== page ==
Or Gavin. Gavin $utherl@nd.

I don’t suppose I could talk you into Harvey? I’ve loved it since Sabrina the Teenage Witch. Similar to Henry, but much less common. Harvey $utherl@nd.

I also suggest Karl. It’s a name I haven’t had much luck promoting, but I still think it’s worth a try. Karl $utherl@nd.

Baby Girl Burton, Sister to Emerson Grace

We are expecting baby girl #2 in July. Her big sister’s name was so easy for us to come up with. We both loved it immediately. She goes by Emerson, Emmy or Em. This time we are having more trouble agreeing. We want a name that isn’t too out there, but also isn’t extremely popular. Because Emerson is gender neutral I don’t want to go with anything super feminine, I don’t think they would go together. Some of the names on my short list are:

Marley
Quin
Charlie
Shelby
Paige

Those are the ones my husband and I agree on, but none of them really jump out at us as ‘the one’. He came up with one over the weekend that has me intrigued. Finley Margaret. Originally when he said it I thought it sounded a little too masculine, but it’s definitely growing on me. The middle name starts with an “M” for his mother who passed away last year. I could also use some help with girl middle names that start with an M! My favorite boy’s name has always been Finn, and since this will be our last child, I like the idea of incorporating Finn into a girls name.

Thanks for any help!
Julie

 

It sounds to me as if Finley is a perfect fit. Here’s how the name Emerson looked in 2013:

Emersen: 45 F, 10 M
Emerson: 1509 F, 973 M
Emersyn: 595 F, 16 M
Emmerson: 170 F, 22 M
Emmersyn: 71 F, – M

About 2,390 new baby girls and about 1,021 new baby boys: unisex, but currently used more often for girls.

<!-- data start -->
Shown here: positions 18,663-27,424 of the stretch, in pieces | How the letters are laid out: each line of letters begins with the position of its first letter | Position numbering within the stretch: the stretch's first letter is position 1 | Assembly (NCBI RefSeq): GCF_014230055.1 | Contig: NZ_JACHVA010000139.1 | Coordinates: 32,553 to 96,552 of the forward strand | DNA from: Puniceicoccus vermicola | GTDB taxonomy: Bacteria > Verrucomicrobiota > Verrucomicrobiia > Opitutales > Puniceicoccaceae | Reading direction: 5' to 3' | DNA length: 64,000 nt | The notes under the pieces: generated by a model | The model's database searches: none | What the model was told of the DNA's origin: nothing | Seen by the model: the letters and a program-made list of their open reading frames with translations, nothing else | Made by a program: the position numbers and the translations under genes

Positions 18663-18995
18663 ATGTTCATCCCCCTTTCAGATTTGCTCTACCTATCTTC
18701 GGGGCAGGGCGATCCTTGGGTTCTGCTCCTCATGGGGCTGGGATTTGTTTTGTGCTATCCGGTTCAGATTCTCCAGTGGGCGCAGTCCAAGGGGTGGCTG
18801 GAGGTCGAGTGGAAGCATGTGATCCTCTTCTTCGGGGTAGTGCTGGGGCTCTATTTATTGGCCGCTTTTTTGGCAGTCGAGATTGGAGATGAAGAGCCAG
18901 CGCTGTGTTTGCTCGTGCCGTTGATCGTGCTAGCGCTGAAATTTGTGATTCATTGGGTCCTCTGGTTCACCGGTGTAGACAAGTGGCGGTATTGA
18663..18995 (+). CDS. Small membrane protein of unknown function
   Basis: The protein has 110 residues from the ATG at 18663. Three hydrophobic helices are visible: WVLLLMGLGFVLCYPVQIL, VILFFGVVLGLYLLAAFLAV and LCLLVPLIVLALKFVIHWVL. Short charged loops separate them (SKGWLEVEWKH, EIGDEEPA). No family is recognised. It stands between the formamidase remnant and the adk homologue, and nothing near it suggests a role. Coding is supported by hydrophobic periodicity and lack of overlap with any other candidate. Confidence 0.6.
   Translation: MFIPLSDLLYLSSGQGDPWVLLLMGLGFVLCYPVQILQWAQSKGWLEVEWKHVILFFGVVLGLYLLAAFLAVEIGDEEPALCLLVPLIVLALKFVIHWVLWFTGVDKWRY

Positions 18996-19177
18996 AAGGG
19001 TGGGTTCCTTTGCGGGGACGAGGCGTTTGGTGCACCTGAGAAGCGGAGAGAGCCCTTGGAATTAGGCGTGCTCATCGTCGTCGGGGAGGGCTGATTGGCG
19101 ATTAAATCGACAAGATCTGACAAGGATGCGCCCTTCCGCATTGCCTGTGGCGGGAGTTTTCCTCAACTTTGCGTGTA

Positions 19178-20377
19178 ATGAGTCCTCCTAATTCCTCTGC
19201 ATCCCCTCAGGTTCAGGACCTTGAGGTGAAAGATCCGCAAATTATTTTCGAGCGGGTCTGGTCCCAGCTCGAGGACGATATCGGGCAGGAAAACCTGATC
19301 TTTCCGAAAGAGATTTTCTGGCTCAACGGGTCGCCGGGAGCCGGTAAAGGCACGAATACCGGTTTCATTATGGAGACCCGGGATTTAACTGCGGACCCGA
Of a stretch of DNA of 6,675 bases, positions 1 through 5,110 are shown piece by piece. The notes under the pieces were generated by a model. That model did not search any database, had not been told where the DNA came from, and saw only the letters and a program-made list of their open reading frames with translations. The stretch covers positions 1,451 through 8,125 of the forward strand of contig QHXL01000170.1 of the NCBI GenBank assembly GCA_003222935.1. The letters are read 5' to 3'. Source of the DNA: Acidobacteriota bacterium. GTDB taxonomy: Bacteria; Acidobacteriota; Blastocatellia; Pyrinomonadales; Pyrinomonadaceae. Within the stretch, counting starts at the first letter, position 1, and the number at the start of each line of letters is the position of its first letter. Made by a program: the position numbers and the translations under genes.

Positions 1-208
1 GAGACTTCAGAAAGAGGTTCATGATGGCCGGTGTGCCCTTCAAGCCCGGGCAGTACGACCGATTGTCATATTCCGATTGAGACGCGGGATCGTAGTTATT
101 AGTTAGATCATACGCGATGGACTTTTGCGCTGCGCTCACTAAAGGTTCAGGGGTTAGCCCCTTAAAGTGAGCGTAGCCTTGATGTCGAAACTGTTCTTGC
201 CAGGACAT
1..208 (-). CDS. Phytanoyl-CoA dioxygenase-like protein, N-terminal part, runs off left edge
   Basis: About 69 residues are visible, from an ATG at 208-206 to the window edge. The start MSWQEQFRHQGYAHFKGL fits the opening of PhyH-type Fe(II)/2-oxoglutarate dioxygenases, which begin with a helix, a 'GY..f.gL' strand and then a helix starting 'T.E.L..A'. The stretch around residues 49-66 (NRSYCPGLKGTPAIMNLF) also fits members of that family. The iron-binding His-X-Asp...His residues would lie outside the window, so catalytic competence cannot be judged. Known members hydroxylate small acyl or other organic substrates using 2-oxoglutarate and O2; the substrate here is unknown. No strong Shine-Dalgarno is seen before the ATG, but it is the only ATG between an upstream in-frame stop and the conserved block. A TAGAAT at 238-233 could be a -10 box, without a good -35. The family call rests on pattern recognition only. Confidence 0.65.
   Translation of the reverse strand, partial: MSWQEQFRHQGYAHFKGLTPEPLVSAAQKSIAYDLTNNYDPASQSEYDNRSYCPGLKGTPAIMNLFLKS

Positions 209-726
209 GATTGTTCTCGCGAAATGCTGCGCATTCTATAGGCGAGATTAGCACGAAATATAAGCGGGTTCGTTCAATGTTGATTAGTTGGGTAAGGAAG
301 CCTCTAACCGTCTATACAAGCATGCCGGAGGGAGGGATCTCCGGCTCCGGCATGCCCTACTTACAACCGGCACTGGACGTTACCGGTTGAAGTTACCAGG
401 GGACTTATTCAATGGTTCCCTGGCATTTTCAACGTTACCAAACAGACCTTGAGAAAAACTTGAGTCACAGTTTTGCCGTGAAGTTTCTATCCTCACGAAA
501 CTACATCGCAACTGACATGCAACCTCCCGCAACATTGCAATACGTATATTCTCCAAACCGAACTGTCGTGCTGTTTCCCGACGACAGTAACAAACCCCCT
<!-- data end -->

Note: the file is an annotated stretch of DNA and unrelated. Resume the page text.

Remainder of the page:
Here’s how the name Finley looked in 2013:

Finlay: 18 F, 41 M
Finley: 1089 F, 562 M
Finnley: 113 F, 176 M

About 1,220 new baby girls and about 779 new baby boys: unisex, but currently used more often for girls.

Finley Margaret strikes me as a charming combination, and I like the way it lets you salvage your favorite boy name. I also like the way both girls have modern/unisex first names and traditional/feminine middle names. More M-name possibilities:

Finley Mae Burton; Emerson Grace and Finley Mae
Finley Maeve Burton; Emerson Grace and Finley Maeve
Finley Maria Burton; Emerson Grace and Finley Maria
Finley Matilda Burton; Emerson Grace and Finley Matilda
Finley Meredith Burton; Emerson Grace and Finley Meredith
Finley Michaela Burton; Emerson Grace and Finley Michaela
Finley Miranda Burton; Emerson Grace and Finley Miranda

But Finley Margaret is my favorite.

Baby Boy S_____, Brother to William August

Hello,

We are expecting our second child, another son, who is due at the end of April. As with our first child, we are struggling with boy names. Our first son turned two in January. With him we didn’t know his sex until he was born. The girl name came easily, but we didn’t have our boy name until after he was born. His name is William August. Most people, including us, call him Will, but he has a Grandpa that has never called him anything but Gus, which I love.

This time we know we are having a boy but still we struggle. Obviously, I want a name that goes well with William, but William can go a few different ways. Royal, cowboy, American traditional…

Here are some things I love about Will’s name.

I love that it is timeless. It is common/popular now, but it has always been common/popular. I like that it doesn’t feel like we are trying to “bring back” an old Grandpa name. I love that it has a nice formal name with a cute but still manly short name. And I love that the short name is kind of trendy and modern while the long name is classic and traditional. I love how his middle name gives his full name a more modern feel too. August is trendier but still old, which I like.

I would love another name that I can love for all (or most) of the same reasons I love William August.